One of the benefits of a long Thanksgiving weekend was staying up late to finish one of my many started books, this one off my Kindle app for iPad. I really have to get better at finishing one book before starting another!
The book finished is Harvey Black’s Silk Drop, Book #2 in his Devils with Wings Series.
In Silk Drop Harvey deals with the German airborne assault on the Island of Crete in May, 1941.
The historical backdrop of the novel is that the Italians are not faring so well in their war against Greece. The Germans in order to bail out their ally and protect their southern flank (in preparation for the invasion of Russia) must subdue the Balkans including Greece and then the island of Crete.
Britain and the Commonwealth countries of New Zealand and Australia are contesting the German advance in Greece and then in Crete. On Crete they are led by the New Zealand General Freyberg.
The Grune Teufel (Green Devils, as the German paratroopers are called) are sent first to seize the strategic port of Corinth in Greece then later to seize the island of Crete in what was Operation Mercur.
The battle would be the first large-scale airborne operation of WW2. It featured the German 7th Airborne Division and as follow up the 5th Mountain Division who would land either by sea once the Cretan ports were secured or via air transports.
The island was defended by British, Australian, New Zealand and Greek troops who fought furiously against the Fallschirmjagers (paratroops) and Gebirgsjagers (mountain troops), so furiously, that the Germans lost 7,000 men taking the island.
Hitler forbade any further large scale airborne operations after Mercur because of the casualty rate. This would prove to be a mistake in the later Desert War because the British held the island of Malta throughout the war in the desert. Malta was a strategic point that wreaked havoc on the German and Italian supply system serving as an unsinkable aircraft carrier and denying the Africa Corp much-needed supply.
Once again the main characters of the series are Paul Brand and Max Grun. By now Paul Brand is a Oberleutnant (like a first lieutenant in the American Army) and a company commander (about 100 men) and Max is the company’s Feldwebel (like a first sergeant in the American Army)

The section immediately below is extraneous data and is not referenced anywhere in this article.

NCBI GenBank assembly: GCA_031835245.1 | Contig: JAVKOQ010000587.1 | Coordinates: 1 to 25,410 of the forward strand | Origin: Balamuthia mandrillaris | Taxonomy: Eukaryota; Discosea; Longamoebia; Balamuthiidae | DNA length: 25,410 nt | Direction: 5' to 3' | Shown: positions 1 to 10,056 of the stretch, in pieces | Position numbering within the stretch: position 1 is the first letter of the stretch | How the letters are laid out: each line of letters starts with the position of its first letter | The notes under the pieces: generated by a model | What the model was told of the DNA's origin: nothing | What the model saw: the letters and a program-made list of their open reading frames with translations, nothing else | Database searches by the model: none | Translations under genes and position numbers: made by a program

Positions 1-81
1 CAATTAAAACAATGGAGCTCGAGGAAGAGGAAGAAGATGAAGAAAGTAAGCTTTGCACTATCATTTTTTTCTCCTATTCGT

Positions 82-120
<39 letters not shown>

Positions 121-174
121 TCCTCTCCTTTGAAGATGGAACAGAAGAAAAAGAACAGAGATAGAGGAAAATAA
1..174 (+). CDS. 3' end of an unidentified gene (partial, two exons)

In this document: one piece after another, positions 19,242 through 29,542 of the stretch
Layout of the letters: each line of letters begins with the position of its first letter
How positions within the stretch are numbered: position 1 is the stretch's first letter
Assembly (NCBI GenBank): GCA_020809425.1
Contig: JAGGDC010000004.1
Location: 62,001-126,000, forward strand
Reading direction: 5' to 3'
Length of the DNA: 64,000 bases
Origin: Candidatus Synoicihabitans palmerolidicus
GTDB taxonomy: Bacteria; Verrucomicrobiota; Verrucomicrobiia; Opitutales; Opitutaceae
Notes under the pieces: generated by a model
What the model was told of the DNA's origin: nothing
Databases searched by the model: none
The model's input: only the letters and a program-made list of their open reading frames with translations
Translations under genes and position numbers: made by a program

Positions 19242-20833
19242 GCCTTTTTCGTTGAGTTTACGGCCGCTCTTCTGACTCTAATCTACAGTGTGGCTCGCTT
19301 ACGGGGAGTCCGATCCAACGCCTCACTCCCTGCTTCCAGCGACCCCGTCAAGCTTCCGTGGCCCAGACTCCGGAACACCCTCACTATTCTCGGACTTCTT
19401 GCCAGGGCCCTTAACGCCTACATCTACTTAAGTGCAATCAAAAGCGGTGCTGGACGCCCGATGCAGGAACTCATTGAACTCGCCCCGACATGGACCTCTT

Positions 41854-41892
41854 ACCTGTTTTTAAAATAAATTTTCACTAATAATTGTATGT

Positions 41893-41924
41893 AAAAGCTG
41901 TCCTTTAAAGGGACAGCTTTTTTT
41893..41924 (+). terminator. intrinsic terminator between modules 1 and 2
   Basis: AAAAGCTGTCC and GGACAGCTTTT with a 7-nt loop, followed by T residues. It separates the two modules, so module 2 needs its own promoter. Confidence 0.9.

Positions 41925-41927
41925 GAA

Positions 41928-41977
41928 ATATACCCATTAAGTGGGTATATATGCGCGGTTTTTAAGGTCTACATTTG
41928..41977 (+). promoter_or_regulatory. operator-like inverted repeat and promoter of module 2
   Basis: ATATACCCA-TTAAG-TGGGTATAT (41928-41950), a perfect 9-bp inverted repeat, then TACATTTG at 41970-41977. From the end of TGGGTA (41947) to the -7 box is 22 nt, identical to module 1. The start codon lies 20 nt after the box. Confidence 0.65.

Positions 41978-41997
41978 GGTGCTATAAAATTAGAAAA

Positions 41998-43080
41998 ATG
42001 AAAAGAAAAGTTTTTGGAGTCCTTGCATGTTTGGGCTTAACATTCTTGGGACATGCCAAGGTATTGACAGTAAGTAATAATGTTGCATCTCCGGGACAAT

In Silk Drop each character is further developed with a couple of surprises along the way. I won’t be sharing any spoilers but I was very surprised by one early development in the book regarding Paul. How the incident plays out later, during the assault on Crete is also interesting and understandable.
Brand’s company is part of a special battalion led by Major Volkmann (known as the Raven by his troops) and serves as a divisional asset to the 7th Airborne Division. The unit is assigned to a special task and Brand’s company is to serve as the advance guard.
The story is never slow and the company’s adventures on the fringes of the main conflict make for one exciting read, especially after Max is severely wounded and cut off behind enemy lines with his beloved officer and friend.
I’m also enjoying the character development of some of the minor characters like Fessman, ex-poacher and now scout extraordinary. Another favorite of mine is Leeb who rises from the ranks to command a platoon of his own.
By now all of Paul’s officer friends like Helmut and Erich are attached to staff positions or command companies of their own so there is much less interaction between them, yet enough to get the reader to realize the comradeship between them.
There is more than one griping moment in this book and I’ll mention but two.
During the initial drop on Crete the Fallschirmjagers are crammed into Ju-52 transport planes . Arriving over Crete they are subjected to AA fire. Being stuck in an aircraft, not being able to see what’s going on, and being shot at by flak has to be one of the most terrifying experiences a paratrooper could endure. The book captures the feeling well.
Another frightening moment occurs when the unit is counter-attacked and the British have two Matilda II tanks, heavily armored monsters and the Fallschirmjager’s have nothing more powerful than a 50mm mortar to harass the beasts!
Once again Harvey has an eye to detail describing the various equipment used by both sides, a nice touch that appeals to WW2 geeks like myself. Harvey also does a great job of describing of what it was like on Crete, hot, very hot, dusty, not much water, yet in places quite beautiful. Through his descriptions you get the feel of being there and I wondered if Harvey had walked the ground himself in order to get the right touch.
The editing problems from book #1 have been largely resolved and the story moves along quite nicely. (Note that the second edition of Book #1 has eliminated the editing issues as well.)
It is a book about war and I think Mr. Black has struck a good balance between the real violence that is war and adding what might be too much detail. For example, it’s enough to know that some Greek partisans committed an atrocity on three captured Fallschirmjager without knowing the grossest of details.
Another thing I appreciate about the books is that Harvey will use the language of soldiers without over doing it for shock effect. During WW2 soldiering and war was mostly the business of men and Harvey’s books reflect that without being over-the-top. I for one appreciate it.
The book ends with Volkmann’s battalion being sent to the opening of Operation Barbarossa, the German invasion of Russia. Although I told myself I was going to start another book I changed my mind after Silk Drop and started to read Frozen Sun, the third book by Harvey Black in the Devils with Wings Series that deals with their role in Barbarossa.
- Talking with Harvey Black. #HistNov (martinlakewriting.wordpress.com)
- Review of Grune Teufel, first book in the series Devils with Wings